The dwarves and Bilbo are then taken into Esgaroth by a bowman named Bard (Luke Evans).  At Laketown the company learns that Bard is the descendant of the last ruler of Dale and has the only arrow that can kill Smaug. Thorin promises a share of the treasure in Lonely Mountain and then the dwarves and company travel on to Lonely Mountain. Bilbo finds a secret entrance and while attempting to find the Arkenstone, the hobbit awakens the dragon. The dwarves and Bilbo attempt to kill Smug with molten gold, but when this fails the dragon flies off to destroy Lake-town with the dwarves watching.

So at the beginning of “The Battle of Five Armies,” the dwarves are at Lonely Mountain and Smaug isn’t exactly the toast of Lake-town, but he is toasting the town. Bard has been imprisoned and now must escape and find his family and kill Smaug. That’s a demanding to-do list.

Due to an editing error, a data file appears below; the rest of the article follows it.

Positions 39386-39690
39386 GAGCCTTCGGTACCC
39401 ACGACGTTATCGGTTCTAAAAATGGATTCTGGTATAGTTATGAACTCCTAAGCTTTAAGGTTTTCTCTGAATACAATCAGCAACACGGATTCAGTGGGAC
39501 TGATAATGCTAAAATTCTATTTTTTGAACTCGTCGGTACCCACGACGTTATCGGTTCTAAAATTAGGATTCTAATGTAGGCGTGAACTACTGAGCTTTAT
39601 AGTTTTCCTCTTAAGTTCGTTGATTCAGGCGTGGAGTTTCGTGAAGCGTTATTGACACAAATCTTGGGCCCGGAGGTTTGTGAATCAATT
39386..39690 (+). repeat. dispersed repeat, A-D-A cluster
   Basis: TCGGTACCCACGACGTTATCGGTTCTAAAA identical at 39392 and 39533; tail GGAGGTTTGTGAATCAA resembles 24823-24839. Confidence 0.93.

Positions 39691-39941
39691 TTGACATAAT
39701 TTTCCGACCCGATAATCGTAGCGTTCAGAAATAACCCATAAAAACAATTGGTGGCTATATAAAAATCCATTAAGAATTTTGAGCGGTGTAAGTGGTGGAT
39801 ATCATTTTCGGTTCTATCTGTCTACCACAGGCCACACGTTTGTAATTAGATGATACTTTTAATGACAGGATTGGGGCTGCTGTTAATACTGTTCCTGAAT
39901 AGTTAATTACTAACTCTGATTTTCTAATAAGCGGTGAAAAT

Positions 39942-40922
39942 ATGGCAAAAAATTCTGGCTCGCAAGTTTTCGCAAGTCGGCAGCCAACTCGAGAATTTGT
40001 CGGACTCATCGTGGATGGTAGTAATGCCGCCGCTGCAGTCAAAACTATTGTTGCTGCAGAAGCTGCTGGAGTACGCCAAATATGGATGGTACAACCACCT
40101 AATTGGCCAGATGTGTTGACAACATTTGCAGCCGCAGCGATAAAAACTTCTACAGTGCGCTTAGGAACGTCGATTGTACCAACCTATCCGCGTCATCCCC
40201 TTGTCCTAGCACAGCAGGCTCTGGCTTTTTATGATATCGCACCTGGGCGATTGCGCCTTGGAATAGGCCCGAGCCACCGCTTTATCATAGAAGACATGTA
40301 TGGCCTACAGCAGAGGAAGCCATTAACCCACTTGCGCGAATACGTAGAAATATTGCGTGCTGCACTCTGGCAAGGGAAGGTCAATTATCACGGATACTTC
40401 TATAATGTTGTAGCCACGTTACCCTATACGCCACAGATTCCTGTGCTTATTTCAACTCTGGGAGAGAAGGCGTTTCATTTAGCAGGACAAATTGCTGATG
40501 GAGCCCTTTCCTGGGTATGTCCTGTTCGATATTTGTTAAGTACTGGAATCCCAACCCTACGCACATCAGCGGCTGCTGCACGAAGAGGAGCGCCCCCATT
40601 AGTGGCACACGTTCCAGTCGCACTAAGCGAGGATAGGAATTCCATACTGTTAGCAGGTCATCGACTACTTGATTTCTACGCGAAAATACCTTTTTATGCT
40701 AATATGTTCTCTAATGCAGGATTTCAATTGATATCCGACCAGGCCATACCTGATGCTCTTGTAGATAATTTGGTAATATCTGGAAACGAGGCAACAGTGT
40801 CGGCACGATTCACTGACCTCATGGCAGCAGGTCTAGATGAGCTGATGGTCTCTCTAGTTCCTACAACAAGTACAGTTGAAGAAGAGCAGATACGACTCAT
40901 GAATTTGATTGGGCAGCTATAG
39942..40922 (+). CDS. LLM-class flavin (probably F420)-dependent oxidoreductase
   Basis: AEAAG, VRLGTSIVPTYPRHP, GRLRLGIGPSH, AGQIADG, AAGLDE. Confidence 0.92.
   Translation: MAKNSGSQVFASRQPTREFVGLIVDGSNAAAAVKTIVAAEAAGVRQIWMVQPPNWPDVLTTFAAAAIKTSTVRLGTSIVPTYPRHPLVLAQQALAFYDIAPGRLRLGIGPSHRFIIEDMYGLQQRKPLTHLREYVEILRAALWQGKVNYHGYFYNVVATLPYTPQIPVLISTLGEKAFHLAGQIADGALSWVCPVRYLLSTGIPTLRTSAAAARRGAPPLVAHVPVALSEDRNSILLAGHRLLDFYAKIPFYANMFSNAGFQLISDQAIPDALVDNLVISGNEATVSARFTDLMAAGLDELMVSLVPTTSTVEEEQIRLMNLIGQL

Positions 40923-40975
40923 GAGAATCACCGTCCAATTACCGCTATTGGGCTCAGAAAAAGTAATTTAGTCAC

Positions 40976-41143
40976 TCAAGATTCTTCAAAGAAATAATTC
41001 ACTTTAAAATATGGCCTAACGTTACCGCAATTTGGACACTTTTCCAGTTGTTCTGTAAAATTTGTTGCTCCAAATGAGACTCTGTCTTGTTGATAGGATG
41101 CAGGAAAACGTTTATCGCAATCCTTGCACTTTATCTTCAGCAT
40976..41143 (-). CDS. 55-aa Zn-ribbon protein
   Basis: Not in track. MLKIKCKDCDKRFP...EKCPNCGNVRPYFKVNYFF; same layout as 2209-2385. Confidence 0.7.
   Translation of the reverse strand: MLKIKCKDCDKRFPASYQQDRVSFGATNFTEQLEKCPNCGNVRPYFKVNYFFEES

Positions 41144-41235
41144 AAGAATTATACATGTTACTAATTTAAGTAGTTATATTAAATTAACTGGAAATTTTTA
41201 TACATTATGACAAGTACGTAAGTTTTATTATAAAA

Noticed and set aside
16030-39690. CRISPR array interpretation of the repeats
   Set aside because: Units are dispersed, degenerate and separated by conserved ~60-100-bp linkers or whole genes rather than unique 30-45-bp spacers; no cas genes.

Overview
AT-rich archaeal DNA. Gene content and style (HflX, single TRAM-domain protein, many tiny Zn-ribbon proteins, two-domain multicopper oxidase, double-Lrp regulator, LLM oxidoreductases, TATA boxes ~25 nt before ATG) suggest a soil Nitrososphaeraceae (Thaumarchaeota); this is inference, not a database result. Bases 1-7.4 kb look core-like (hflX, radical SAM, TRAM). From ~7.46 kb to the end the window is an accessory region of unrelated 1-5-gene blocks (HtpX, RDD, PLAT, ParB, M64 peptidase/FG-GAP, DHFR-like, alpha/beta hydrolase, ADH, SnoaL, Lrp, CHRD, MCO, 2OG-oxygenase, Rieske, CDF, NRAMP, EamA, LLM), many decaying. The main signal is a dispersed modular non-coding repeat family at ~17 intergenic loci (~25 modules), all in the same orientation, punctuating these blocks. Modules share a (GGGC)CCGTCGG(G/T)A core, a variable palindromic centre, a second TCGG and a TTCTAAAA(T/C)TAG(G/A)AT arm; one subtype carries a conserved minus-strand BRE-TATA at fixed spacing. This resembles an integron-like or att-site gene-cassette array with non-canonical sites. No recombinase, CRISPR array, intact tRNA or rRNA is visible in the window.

Smaug does die and that gets us to the Five Armies. Thorin contracts dragon sickness and refuses to honor his agreement with the Lake-town people under Bard.  Besides the Bard and his rabble, the beautifully armored wood elves arrive as the king, Thranduil wants to reclaim some jewels.  That’s three armies and each has problems within the ranks. The dwarves are worried about Thorin’s increasingly irrational and almost paranoid behavior. Thranduil must deal with his rebellious son Legolas and his son’s love interest Tauriel.  Bard has a greedy, cravenly dude with bad teeth to worry about. This is all padding, even more padding than the dental-nightmare dude eventually dons when he goes drag queen.

Yet news has spread about the liberation of all that gold, even without the Internet and social media, cellphones or landlines. Our small dwarf troop rejoices at the arrival of an army of their cousins. But the men, dwarves and elves have a mutual enemy coming as well. Azog leads an Orc army and Bolg leads an army of the goblins, bats and wargs. The five armies are then 1) dwarves, 2) Lake-town men 3) wood elves 4) eagles and 5) orcs. In addition the eagles, and the shape-shifting bear come near the end.